Globalization and Third Way Theories: The Beleaguered Family and Marginalization of Women

Thursday, July 17, 2014: 8:30 AM
Room: 303
Oral Presentation
Taisha ABRAHAM , Delhi University, New Delhi, India
The neoliberal logic of globalization that shape today’s world imposes a certain role for the family and the community as important social units to regenerate civil society. This is done best through the reform discourse of third way theories. The concept of the third way of thinking resurfaced in the vacuum created by the collapse of the Soviet bloc, the retreat of socialism, and, the inadequacy of unfettered neo-liberalism to emerge as an effective alternative.

The move of third way theories to create a public space through the family and the community—that is separate from the structures of the state and the compulsions of the market place to foster “dialogic democracy” and civil morality—is very problematic for women. The first relates to the renewing of the family and the community both of which are “essentially contested concepts” without addressing the inequities embedded in these units. The second concerns the shift in the onus of renewing and regulating democracy from the state to the civil society in which individuals gain agency erasing class/caste/gender/race and other structural differences. Globalization intersects in ambivalent ways with already existing caste/class/gender/race relations making the notion of using these social units as tools for civil regeneration, complex.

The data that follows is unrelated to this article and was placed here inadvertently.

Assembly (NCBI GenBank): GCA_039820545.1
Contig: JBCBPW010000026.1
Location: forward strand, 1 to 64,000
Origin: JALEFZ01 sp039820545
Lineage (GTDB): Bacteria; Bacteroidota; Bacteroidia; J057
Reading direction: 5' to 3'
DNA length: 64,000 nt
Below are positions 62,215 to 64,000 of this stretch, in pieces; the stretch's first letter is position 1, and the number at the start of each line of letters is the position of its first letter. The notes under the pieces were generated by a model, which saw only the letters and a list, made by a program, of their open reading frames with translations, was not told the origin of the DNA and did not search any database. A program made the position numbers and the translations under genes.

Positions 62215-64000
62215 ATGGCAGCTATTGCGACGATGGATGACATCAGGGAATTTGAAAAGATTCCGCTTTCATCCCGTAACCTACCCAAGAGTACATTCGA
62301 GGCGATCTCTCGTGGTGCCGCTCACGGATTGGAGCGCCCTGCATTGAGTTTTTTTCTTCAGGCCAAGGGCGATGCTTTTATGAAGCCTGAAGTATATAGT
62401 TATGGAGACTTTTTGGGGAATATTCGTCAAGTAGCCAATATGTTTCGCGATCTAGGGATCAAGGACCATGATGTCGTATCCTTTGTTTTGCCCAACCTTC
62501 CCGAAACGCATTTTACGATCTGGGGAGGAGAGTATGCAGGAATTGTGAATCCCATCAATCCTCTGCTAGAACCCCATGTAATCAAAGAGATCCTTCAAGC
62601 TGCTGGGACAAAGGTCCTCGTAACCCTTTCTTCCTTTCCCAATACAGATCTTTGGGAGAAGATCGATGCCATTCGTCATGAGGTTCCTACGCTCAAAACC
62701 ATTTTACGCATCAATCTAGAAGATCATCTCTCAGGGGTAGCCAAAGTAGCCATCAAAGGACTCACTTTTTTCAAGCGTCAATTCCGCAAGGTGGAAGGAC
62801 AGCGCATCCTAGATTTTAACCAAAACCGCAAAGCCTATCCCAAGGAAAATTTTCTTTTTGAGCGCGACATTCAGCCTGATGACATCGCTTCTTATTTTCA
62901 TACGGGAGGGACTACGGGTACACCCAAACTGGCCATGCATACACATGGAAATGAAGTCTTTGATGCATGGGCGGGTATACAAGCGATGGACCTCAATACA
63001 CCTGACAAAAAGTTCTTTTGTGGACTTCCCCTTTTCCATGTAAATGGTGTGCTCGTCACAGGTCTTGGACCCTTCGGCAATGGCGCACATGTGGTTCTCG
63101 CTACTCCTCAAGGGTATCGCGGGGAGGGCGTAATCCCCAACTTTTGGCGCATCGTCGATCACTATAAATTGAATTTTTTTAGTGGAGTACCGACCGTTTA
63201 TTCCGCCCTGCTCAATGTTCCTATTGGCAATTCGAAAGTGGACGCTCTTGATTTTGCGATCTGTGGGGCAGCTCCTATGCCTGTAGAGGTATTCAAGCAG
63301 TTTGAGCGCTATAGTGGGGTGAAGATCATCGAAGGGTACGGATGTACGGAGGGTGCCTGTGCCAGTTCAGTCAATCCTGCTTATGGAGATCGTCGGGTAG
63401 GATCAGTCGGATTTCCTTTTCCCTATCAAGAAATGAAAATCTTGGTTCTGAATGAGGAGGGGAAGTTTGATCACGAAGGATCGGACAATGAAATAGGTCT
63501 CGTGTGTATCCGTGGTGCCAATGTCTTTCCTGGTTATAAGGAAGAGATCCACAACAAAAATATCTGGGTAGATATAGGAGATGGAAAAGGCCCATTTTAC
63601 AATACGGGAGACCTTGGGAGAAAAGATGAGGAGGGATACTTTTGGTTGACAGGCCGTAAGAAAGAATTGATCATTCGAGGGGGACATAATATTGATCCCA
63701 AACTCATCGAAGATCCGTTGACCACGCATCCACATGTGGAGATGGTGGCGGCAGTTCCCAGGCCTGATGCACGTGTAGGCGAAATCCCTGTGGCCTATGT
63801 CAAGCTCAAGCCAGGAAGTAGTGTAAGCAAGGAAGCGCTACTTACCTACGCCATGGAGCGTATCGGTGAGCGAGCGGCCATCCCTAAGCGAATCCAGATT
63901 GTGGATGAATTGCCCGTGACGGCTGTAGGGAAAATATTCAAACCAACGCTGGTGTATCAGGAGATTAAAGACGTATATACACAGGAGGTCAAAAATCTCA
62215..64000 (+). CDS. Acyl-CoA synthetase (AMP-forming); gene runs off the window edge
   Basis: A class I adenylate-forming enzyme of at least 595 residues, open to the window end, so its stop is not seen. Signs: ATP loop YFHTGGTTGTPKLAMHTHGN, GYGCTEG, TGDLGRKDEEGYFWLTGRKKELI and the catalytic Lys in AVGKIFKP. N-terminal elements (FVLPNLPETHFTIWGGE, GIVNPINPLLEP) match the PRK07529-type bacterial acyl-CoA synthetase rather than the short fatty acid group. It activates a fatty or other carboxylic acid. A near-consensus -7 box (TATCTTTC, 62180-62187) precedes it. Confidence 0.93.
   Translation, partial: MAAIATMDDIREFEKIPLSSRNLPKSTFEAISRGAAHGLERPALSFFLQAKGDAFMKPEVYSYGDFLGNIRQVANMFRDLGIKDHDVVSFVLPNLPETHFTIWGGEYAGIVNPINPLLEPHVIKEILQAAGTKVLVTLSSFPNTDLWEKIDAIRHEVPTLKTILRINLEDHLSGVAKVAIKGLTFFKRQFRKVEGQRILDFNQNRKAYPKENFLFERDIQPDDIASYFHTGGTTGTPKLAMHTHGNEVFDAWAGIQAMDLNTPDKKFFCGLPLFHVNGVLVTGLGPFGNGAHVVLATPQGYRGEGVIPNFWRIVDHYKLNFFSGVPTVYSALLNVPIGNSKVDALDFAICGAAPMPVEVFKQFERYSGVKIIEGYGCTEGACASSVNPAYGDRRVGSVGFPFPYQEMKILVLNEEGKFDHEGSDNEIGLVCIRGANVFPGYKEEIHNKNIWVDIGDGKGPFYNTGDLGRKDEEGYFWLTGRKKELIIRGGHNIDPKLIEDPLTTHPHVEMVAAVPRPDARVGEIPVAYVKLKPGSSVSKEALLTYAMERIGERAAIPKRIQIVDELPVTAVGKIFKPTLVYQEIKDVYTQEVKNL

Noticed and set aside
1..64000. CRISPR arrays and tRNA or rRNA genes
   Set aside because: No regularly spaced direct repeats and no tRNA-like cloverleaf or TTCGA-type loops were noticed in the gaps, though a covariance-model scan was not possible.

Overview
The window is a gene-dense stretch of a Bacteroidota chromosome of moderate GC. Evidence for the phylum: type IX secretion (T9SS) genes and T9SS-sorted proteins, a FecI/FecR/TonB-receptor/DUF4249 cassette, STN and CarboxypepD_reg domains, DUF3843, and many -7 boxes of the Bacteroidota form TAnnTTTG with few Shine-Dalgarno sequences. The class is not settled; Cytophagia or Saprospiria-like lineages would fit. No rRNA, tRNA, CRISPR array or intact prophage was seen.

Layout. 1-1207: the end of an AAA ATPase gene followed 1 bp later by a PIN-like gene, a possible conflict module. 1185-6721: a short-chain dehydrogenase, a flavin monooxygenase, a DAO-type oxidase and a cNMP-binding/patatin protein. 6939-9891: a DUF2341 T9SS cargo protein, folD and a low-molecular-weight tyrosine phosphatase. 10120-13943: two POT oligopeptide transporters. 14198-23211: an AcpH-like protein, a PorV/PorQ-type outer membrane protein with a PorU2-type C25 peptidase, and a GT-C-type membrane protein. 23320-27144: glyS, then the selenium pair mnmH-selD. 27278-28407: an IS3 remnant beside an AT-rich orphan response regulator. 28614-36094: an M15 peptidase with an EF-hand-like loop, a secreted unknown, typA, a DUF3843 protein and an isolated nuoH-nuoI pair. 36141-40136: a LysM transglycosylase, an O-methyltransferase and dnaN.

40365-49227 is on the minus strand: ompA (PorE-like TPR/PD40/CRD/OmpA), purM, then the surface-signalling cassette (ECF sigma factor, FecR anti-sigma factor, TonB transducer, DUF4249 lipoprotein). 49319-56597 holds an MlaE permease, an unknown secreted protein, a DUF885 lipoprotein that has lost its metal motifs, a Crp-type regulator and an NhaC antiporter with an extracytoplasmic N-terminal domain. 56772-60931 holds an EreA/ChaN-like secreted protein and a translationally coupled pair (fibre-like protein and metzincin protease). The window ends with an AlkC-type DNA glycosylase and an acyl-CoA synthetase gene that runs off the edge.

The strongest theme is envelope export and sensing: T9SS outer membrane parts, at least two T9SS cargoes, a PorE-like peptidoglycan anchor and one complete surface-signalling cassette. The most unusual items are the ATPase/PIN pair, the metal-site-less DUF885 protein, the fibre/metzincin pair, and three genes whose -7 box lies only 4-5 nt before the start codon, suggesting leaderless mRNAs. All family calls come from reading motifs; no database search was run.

Third way theories do not necessarily re-invent the family and the community as social units but they merely re-orient them to the demands of neo-liberalism. These theories must locate the family and the community within the global context of restructuring of capital itself and perceive capitalism as both setting limits to the extent to which these units can be reformed or regulated.

I will discuss these theories in relation to India.